Note: Everything mentioned in my blog is based on evidence-based research studies. I have no professional experience and don't claim any of the medical suggestions as my own. My attempt is merely to compile, explain, and present the findings of researchers in a manner that helps my readers implement lifestyle changes that improve their health. I strongly believe in and practice what I write about; these have helped me, and I hope they help you as well.
One must not forget how important resistance training is, especially to prevent muscle loss with age (known as sarcopenia). Even if you don’t have muscle loss, resistance training is crucial to maintain good health - it is “independently associated with lower all-cause mortality.”  Resistance training can be done either using bodyweight or external weights such as dumbbells. Either way, I recommend a form of resistance exercise called SuperSlow training, because it has been shown that “those doing SuperSlow experience a greater than 50 percent gain in strength.” 
SuperSlow training is much more time-efficient than the other types and is also more effective. There are a few important points to keep in mind with this technique:
The key to this resistance training technique is to remove the momentum that is traditionally present which dramatically improves muscle growth. This means that you should have a cadence of 5s/5s or more in your movement.
Since the cadence is so slow in this workout, it is recommended that we track and set goals with time per exercise in mind – not repetitions. This makes it easier to notice improvement.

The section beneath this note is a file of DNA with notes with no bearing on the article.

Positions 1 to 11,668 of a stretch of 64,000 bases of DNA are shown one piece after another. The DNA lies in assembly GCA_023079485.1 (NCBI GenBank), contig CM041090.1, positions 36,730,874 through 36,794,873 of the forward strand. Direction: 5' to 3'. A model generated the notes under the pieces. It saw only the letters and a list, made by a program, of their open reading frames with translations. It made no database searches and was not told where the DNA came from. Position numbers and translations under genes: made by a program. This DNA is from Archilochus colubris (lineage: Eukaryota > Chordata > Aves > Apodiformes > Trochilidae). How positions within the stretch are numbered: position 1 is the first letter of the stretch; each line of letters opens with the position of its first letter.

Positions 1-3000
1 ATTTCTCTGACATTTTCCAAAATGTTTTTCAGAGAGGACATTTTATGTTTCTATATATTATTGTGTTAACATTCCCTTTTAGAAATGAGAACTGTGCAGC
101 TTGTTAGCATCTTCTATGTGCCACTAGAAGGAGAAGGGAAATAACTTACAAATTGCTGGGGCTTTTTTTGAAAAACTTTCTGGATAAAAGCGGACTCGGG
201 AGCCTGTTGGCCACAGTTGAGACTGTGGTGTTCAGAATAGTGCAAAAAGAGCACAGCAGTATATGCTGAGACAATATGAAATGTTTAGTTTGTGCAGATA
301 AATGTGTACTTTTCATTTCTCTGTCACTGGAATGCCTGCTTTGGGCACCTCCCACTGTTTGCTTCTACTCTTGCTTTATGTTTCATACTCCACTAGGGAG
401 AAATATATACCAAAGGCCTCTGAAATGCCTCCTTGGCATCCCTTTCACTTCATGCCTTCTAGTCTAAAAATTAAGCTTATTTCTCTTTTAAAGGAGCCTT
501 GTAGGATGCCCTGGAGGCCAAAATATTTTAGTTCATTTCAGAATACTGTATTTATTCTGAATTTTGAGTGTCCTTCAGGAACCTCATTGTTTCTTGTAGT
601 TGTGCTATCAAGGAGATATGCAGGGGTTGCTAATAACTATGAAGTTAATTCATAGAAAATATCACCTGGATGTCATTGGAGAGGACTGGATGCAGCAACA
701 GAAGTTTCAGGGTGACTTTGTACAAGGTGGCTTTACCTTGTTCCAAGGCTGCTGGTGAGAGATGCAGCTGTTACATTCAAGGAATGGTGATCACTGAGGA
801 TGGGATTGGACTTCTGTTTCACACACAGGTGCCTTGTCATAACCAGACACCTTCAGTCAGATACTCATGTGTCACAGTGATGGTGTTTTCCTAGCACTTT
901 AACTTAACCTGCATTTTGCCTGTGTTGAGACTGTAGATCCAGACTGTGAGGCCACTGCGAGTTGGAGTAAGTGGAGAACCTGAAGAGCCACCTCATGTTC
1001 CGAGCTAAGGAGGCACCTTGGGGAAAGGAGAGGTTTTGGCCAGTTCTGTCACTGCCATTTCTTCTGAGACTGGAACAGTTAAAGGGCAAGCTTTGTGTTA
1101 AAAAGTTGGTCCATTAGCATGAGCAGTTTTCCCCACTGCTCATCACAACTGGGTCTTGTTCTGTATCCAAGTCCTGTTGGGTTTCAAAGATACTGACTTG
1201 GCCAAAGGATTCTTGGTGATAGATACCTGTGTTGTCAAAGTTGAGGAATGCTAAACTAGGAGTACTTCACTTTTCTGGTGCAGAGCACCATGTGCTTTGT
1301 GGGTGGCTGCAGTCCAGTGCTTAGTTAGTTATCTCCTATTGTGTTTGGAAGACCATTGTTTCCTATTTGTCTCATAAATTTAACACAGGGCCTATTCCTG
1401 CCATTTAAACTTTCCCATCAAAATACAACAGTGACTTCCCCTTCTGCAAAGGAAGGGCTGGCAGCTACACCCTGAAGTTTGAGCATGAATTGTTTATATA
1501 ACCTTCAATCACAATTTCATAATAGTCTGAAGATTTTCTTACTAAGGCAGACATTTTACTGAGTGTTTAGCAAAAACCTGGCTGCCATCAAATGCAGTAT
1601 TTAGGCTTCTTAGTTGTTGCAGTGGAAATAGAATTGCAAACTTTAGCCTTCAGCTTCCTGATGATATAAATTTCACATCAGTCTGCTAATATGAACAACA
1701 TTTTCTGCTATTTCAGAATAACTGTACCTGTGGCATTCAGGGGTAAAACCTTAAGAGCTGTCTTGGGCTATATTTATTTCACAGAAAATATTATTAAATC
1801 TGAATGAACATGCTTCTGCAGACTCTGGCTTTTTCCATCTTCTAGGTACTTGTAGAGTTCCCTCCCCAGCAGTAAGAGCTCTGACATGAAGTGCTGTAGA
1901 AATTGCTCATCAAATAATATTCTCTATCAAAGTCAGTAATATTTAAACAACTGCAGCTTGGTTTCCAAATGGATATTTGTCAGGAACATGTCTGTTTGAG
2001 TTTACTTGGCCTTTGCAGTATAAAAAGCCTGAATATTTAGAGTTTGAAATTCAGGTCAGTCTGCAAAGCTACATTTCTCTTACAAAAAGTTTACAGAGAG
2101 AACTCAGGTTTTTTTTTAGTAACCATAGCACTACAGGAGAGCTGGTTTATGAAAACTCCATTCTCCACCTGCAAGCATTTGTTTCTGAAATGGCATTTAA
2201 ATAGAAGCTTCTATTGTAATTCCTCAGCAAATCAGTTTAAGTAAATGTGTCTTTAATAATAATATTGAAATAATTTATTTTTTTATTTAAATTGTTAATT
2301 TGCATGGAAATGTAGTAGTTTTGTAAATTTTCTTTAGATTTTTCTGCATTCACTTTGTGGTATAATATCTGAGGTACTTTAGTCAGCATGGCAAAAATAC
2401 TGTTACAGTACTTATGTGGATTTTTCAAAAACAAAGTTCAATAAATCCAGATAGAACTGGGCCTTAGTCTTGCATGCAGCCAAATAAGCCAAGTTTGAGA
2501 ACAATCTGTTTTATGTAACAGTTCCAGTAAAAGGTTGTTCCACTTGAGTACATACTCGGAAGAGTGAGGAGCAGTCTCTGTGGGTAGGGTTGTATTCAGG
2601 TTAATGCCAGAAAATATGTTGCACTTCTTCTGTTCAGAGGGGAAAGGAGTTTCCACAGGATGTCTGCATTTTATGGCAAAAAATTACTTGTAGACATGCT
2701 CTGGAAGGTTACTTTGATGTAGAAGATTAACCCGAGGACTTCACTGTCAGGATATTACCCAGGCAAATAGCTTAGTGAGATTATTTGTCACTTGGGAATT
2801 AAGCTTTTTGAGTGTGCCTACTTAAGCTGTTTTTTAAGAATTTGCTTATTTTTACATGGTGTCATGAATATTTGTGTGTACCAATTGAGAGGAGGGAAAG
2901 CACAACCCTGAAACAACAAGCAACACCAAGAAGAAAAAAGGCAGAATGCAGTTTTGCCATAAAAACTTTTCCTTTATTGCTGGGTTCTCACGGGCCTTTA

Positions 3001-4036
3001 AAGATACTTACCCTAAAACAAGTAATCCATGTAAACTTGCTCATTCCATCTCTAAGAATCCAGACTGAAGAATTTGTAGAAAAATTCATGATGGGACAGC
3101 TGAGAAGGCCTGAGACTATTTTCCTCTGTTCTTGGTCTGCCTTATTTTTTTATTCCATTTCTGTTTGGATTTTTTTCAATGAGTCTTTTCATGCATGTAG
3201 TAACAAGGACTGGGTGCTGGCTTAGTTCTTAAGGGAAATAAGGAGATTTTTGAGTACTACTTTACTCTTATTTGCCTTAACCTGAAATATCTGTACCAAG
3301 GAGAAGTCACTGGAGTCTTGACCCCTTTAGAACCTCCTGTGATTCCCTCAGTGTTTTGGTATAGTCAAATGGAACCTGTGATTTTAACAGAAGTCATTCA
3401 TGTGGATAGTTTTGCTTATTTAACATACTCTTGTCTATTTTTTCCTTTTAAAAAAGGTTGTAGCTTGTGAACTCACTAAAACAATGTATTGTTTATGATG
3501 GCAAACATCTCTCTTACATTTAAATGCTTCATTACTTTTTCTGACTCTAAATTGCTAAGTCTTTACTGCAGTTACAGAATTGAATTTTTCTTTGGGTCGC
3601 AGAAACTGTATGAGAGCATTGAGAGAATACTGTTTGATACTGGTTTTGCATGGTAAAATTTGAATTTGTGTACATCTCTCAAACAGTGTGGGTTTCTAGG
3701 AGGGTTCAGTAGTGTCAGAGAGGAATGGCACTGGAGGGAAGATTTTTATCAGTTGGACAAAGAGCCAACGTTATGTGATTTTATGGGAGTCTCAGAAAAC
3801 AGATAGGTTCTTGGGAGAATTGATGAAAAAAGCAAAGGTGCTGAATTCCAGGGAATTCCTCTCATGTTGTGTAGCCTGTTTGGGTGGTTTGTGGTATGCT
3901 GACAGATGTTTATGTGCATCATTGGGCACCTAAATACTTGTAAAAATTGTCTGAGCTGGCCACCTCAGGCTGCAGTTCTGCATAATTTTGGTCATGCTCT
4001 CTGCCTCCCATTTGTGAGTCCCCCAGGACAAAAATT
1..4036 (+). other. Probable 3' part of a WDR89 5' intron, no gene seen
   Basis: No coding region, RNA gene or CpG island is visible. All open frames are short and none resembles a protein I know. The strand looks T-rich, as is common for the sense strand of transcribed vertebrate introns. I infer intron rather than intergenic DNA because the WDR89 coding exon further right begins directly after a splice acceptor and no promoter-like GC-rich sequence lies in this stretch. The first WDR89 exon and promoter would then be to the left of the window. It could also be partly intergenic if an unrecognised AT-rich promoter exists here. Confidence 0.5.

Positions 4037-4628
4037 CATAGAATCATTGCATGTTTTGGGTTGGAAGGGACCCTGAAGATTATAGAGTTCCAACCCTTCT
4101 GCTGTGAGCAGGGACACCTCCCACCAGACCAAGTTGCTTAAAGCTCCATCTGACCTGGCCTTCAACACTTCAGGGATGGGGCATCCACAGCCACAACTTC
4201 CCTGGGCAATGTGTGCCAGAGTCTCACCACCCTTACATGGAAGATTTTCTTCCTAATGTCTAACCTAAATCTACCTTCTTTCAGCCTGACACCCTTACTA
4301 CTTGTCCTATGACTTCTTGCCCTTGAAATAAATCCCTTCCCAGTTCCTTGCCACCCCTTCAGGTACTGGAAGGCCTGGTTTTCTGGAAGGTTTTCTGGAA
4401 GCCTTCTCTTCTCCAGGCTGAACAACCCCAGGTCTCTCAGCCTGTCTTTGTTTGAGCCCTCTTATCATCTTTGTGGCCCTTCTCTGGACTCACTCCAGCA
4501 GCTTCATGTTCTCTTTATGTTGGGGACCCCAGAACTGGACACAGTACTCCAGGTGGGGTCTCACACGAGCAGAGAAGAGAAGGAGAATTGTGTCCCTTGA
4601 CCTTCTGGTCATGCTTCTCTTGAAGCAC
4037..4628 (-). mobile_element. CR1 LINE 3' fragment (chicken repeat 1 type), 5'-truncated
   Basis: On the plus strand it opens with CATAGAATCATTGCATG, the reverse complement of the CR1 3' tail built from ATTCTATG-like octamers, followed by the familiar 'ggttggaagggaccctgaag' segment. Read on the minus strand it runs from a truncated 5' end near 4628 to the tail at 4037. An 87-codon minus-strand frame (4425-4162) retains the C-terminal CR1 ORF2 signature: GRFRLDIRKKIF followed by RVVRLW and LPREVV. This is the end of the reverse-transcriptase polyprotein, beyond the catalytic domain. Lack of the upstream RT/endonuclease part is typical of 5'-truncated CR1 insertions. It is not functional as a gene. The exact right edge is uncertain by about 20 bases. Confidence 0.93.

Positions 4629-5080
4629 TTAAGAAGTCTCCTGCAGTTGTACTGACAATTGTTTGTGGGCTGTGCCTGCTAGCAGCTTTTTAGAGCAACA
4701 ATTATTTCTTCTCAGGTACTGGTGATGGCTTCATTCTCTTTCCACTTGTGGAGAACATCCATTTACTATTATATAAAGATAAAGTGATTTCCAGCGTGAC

Another important part of this exercise method is to work your muscle to the point of failure, helping you improve your health in less time.
This workout program involves only 1 set per exercise, but to failure (single-set-to-failure).
The video shows an example body-weight SuperSlow routine:
It is important to remember to track your sessions, like in anything. The way I do it, is that I simply have a note on my phone in which there is a table, in which I fill out the timings for each exercise that I do. It looks somewhat like this:
1 min 50 sec
1 min 20 sec
1 min 40 sec
1 min 30 sec
With this method, it is much easier to quantify even small improvements:
For example, I have improved in my squat from a time of 1:35 to 2:25 using a weight of 10kg over a span of 2 months.
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